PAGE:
Albino Animal Extravaganza

All the rage this week on the big bad web is the big bad albino orca. It swims around the big dark ocean intimidating other sea creatures with its big white…The…ummm…big glowing specimen was spotted aboard the NOAA RV Oscar Dyson with its pod about two miles off Kanaga Volcano, part of Alaska’s Aleutian Islands, on February 23. At the time, Kodiak-based Oscar Dyson was on a research expedition for NOAA’s Alaska Fisheries Science Center, assessing pollock fish stocks near Steller sea lion haulout sites.


So how many other cracker creatures are there?

An Albino Grey Nurse Shark spotted at Australian’s best known diving and fishing spot Fish Rock.

One of seven rare albino alligators from a zoo in Brazil

Albino White-Spotted Ratfish caught during a marine survey in Washington’s Puget Sound

The exotic albino fish named Earl taken during the West Bladenboro Baptist Church Trip to Fort Fisher

Same Albino Ratfish as above.

Tiny Albino Leatherback

Albino Blue Crab from Chesapeake Bay.

Albino American Lobster with a claw missing.

Albino Leopard Slug

Albino Chinese Softshell Turtle

Albino SandTiger Shark


Albino Monkfish

Albino Pilot Whale

Albino Cannonball Jellyfish

Albino Stingray

Dr. M (1801 Posts)

Craig McClain is the Executive Director of the Lousiana University Marine Consortium. He has conducted deep-sea research for 20 years and published over 50 papers in the area. He has participated in and led dozens of oceanographic expeditions taken him to the Antarctic and the most remote regions of the Pacific and Atlantic. Craig’s research focuses on how energy drives the biology of marine invertebrates from individuals to ecosystems, specifically, seeking to uncover how organisms are adapted to different levels of carbon availability, i.e. food, and how this determines the kinds and number of species in different parts of the oceans. Additionally, Craig is obsessed with the size of things. Sometimes this translated into actually scientific research. Craig’s research has been featured on National Public Radio, Discovery Channel, Fox News, National Geographic and ABC News. In addition to his scientific research, Craig also advocates the need for scientists to connect with the public and is the founder and chief editor of the acclaimed Deep-Sea News (, a popular ocean-themed blog that has won numerous awards. His writing has been featured in Cosmos, Science Illustrated, American Scientist, Wired, Mental Floss, and the Open Lab: The Best Science Writing on the Web.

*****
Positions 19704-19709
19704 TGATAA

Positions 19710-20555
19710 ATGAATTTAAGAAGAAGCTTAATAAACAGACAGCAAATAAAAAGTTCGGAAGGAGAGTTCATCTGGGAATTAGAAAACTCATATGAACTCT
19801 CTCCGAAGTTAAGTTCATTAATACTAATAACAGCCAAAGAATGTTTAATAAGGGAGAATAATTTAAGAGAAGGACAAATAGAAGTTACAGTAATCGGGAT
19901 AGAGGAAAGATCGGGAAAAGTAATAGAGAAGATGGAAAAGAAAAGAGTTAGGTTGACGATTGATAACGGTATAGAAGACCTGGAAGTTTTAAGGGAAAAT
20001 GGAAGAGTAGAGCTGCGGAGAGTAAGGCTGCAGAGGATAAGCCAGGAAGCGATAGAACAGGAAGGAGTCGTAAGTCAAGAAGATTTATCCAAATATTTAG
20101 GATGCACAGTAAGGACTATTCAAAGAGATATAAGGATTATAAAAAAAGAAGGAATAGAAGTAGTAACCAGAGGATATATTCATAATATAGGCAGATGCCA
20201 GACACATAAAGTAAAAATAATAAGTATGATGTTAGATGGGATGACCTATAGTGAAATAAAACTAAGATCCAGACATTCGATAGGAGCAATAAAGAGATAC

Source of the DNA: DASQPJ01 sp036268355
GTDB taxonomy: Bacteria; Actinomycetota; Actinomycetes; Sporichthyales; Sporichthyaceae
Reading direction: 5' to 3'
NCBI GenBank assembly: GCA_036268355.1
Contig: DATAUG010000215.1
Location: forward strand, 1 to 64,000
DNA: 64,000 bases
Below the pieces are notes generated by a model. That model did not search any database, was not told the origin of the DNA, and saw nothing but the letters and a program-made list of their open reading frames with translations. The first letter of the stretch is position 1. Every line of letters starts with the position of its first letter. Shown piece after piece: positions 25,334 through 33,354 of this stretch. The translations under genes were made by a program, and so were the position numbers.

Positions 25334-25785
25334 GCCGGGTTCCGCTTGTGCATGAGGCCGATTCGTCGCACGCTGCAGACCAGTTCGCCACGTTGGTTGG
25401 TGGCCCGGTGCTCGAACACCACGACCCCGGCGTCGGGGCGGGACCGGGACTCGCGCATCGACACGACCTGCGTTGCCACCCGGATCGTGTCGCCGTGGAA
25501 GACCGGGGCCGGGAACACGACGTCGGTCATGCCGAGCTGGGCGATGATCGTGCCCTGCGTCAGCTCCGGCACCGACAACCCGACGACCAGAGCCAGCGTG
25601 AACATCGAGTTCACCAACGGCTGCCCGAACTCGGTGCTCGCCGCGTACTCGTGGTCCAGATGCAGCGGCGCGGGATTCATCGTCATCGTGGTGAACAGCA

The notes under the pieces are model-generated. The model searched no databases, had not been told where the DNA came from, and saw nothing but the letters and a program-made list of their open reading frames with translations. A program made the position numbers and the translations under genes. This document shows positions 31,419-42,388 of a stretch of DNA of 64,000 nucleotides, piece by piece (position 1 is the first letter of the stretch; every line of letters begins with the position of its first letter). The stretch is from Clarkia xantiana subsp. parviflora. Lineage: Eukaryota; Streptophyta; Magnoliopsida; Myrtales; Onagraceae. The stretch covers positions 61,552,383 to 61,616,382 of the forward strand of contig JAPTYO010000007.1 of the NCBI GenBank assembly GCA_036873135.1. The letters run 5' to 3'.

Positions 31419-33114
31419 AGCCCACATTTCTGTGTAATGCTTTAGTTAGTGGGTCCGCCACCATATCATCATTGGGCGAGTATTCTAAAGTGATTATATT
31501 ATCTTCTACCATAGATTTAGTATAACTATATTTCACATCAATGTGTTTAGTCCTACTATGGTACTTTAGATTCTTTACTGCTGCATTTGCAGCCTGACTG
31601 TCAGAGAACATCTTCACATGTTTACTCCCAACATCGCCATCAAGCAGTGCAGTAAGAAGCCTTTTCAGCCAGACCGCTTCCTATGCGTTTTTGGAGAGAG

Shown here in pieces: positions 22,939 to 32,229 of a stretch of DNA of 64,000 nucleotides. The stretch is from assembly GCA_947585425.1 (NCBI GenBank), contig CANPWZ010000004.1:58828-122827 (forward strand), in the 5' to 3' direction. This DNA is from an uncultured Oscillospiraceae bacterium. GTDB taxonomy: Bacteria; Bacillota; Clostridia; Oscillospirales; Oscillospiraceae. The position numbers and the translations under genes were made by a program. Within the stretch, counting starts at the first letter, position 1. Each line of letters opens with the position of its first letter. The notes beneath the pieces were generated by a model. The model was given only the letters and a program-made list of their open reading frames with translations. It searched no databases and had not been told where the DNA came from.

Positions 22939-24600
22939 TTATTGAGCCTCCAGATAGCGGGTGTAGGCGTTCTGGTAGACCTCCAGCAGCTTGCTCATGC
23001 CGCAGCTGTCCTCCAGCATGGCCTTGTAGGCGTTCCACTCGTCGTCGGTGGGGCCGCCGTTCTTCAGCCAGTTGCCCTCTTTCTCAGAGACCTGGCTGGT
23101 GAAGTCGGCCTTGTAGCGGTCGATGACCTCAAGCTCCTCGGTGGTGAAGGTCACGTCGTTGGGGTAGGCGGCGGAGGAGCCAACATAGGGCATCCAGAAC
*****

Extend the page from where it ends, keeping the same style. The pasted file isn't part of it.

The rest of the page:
8 Replies to “Albino Animal Extravaganza”

  1. I believe the orca is actually just white and not an albino. At least thats what I read elsewhere. There WAS an albino orca in captivity once, named Chimo.

  2. There’s a page on albinos in “Ripley’s believe it or not!: The Remarkable…Revealed.” On it there’s a kangaroo, a blackbird, a chimp, a squirrel, a gorilla, a hedgehog, and an alligator.

  3. The albino rattail is ethereal, almost beautiful and majestic.

    Too bad its just a stupid fish.

  4. No! I love them! Especially sauteed in garlic lemon butter with a dallop of creamy dill sauce. Or beer-battered with chips with a nice hefty stout.

  5. that second photo looks like there is some black underneath that yellowness. Could it be possible that something was spilled on it? It looks like around the eye is the actual white normality seen in an Orca but the rest seems like a faded black.

    btw, i love this blog. I check it every day. keep it up! u update me on my childhood dreams that just didn’t work out!

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